Taiwan Defense Minister Chiu Kuo-cheng issued a warning on Monday that the island must be on high alert this year for the possibility of an unexpected entrance of Chinese military forces into areas near its territory. This comes against the backdrop of rising military tensions between China and Taiwan.
China’s military presence around Taiwan has increased over the past few years, with frequent incursions by the Chinese Air Force within Taipei air defence identification zone. So far, however, Taipei has not reported any Chinese incursions into the 24 nautical miles zone that extends inland from the island’s coast.
Chiu, responding to queries from a lawmaker in parliament, stated that the Chinese People’s Liberation Army (PLA) would find justifications to invade areas close to Taiwan’s territorial air and sea space as the island ramps up its military exchanges with the United States, provoking Beijing’s ire. He warned that the People’s Liberation Army (PLA) could “suddenly enter” Taipei’s contiguous zone and approach the island’s territorial space, which it considers to be 12 nautical miles from its shores.
According to Chiu, every day the PLA deploys over ten aircraft and vessels to the waters around Taiwan. Some even go across the median line of the Taiwan Strait, which serves as an informal boundary, he said.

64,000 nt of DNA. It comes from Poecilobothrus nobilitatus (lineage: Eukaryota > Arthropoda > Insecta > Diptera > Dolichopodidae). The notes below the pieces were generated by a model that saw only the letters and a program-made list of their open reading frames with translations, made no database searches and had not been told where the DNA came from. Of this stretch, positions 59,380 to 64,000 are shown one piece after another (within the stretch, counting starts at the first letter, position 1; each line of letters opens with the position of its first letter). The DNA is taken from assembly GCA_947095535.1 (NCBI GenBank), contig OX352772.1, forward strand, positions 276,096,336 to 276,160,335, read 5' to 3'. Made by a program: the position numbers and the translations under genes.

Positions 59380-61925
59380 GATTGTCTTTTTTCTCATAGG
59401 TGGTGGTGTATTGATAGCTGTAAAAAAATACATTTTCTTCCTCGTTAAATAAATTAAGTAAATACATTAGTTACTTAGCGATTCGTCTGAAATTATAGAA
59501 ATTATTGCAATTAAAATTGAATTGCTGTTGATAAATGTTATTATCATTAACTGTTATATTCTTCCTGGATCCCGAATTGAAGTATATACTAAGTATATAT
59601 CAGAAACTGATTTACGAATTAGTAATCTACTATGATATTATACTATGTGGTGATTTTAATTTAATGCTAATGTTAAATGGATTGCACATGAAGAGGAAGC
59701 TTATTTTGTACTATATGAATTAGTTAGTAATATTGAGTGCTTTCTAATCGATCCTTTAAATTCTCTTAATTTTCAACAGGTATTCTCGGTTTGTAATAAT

China’s air force has been flying near Taiwan practically daily since August when they staged war games, but none of their planes breached the tense median line of the Taiwan Strait
On Friday, Taiwan reported that 10 Chinese jets had violated the median line. Yet, China has remained silent on the recent events close to Taiwan.
There have been no reported shots fired, and the Chinese planes have been flying in Taiwan’s air defence identification zone (ADIZ), not its airspace.
Since China has broken a tacit understanding of military activity in the strait, according to Chiu, the island nation has undertaken preparations to “shoot the first shot” if Chinese actors, including drones or balloons, penetrate Taiwan’s territory.
If Chinese military forces invade Taipei, the island nation has promised to defend itself by using force.
Beijing maintains that Taiwan is an integral part of the unified China that it claims to represent. According to its One-China policy, it considers the PRC to be the only legitimate Chinese government and actively works towards Taiwan’s “unification” with the mainland.
The Chinese Communist Party (CCP) and the Kuomintang (KMT) party, which ruled the island nation at the time, allegedly established an agreement in 1992 known as the 1992 Consensus, which binds Beijing to Taipei. The so-called consensus, whose contents are disputed by both parties, was never meant to resolve the issue of Taiwan’s legal standing according to the nation.
USA – Taiwan Nexus: An Upset China
According to Chiu, Beijing is planning to “create difficulties under a certain pretence,” which might refer to high-level trips to Taiwan by foreign government leaders or Taipei’s frequent military contacts with other countries.
The United States is Taipei’s primary overseas supplier of armaments, and growing American support for the democratic island has exacerbated tensions between the United States and China.